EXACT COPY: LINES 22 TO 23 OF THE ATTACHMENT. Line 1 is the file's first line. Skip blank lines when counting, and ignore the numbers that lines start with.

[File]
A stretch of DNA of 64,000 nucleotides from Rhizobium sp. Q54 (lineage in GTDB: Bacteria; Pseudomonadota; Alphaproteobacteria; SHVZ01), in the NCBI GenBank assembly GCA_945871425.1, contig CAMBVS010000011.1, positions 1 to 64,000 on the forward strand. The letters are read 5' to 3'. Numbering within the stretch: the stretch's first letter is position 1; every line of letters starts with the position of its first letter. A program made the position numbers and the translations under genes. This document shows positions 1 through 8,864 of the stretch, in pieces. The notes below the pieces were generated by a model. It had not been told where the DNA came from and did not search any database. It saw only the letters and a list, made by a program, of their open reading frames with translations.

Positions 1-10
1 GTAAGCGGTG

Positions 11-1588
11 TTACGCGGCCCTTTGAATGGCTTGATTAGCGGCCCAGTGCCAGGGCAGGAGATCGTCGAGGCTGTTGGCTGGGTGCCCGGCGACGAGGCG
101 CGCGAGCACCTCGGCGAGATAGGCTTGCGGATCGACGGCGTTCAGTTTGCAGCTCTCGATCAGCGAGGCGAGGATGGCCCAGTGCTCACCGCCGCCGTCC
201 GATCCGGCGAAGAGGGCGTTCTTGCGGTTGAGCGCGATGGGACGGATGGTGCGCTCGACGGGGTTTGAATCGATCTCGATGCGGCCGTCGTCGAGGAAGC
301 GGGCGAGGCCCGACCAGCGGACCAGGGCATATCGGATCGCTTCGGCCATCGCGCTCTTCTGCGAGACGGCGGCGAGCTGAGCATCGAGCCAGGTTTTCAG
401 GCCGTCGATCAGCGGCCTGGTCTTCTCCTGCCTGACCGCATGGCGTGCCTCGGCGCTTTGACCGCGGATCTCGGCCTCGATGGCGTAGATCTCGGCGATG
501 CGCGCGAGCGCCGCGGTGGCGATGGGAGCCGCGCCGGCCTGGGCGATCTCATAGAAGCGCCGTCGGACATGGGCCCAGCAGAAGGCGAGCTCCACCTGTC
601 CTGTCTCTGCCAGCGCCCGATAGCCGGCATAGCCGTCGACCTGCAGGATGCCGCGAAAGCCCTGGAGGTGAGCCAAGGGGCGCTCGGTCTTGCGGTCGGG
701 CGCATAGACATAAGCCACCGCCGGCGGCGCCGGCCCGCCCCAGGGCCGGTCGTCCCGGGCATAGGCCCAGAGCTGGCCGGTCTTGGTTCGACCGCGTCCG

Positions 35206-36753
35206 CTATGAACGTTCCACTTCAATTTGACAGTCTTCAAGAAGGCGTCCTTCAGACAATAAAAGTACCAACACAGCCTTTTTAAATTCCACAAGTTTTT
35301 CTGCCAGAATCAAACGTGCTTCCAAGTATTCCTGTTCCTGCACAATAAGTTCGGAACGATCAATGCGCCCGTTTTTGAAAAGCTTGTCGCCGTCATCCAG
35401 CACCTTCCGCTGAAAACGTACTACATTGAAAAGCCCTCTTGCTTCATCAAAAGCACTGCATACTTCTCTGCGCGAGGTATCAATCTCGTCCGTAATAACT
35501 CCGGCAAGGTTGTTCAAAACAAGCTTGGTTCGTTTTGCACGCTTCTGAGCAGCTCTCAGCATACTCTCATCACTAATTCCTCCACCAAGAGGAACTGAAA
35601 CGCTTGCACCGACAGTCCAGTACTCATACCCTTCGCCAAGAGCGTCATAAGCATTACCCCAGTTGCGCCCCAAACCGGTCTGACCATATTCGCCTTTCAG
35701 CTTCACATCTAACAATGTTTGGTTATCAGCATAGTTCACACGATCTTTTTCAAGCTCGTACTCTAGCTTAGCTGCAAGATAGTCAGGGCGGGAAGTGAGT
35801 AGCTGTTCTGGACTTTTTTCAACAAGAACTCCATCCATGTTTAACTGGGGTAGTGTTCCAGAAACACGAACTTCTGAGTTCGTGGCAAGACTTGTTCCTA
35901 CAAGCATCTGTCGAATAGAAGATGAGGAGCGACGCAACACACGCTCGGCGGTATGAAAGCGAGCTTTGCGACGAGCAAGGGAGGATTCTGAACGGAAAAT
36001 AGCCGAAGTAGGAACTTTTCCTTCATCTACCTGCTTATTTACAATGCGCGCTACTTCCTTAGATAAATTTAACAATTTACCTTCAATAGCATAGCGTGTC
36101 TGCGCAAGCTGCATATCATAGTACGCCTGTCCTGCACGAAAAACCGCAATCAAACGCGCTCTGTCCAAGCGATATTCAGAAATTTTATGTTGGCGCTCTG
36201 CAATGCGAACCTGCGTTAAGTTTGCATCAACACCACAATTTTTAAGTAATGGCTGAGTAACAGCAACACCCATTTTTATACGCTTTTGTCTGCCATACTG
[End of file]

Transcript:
36001 AGCCGAAGTAGGAACTTTTCCTTCATCTACCTGCTTATTTACAATGCGCGCTACTTCCTTAGATAAATTTAACAATTTACCTTCAATAGCATAGCGTGTC
36101 TGCGCAAGCTGCATATCATAGTACGCCTGTCCTGCACGAAAAACCGCAATCAAACGCGCTCTGTCCAAGCGATATTCAGAAATTTTATGTTGGCGCTCTG